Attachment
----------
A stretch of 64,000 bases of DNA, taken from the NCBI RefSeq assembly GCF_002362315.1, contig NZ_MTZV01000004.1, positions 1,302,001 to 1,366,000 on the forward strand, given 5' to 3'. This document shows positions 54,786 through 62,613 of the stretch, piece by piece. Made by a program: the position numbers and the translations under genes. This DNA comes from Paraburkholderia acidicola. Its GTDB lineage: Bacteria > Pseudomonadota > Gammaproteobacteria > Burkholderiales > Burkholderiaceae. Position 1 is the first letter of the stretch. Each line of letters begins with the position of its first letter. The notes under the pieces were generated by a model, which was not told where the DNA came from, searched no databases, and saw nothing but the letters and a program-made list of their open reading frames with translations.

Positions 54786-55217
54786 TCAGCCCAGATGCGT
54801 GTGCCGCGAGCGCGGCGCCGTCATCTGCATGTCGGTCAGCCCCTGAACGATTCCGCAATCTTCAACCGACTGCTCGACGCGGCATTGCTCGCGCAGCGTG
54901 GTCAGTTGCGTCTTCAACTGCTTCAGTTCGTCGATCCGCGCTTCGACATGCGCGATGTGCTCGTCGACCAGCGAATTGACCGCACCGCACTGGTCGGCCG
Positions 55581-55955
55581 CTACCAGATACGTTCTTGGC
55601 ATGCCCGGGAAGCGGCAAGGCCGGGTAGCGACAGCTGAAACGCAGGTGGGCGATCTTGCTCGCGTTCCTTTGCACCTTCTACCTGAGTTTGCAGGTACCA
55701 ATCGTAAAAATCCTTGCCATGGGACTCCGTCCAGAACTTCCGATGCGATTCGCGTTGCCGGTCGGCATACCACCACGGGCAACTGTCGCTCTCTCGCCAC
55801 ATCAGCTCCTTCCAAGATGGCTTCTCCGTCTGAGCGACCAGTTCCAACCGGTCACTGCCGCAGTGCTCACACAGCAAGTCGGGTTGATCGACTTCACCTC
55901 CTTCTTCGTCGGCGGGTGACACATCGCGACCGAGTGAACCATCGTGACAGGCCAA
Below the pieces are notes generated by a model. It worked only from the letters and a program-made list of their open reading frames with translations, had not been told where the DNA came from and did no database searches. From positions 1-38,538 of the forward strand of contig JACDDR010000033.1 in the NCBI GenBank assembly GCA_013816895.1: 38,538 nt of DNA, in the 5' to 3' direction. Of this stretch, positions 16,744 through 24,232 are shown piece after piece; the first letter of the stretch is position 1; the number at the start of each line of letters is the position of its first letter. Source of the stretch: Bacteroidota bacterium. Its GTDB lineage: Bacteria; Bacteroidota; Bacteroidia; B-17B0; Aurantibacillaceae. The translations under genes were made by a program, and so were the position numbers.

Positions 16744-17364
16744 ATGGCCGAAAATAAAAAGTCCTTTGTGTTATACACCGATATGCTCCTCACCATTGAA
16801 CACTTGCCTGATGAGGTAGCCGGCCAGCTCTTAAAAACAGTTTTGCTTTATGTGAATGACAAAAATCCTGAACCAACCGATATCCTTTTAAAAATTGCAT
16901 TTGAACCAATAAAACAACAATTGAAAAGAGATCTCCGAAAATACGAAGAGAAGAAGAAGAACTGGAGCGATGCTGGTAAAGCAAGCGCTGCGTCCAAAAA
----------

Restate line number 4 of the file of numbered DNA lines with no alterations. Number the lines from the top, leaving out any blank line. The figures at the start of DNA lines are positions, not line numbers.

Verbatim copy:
54801 GTGCCGCGAGCGCGGCGCCGTCATCTGCATGTCGGTCAGCCCCTGAACGATTCCGCAATCTTCAACCGACTGCTCGACGCGGCATTGCTCGCGCAGCGTG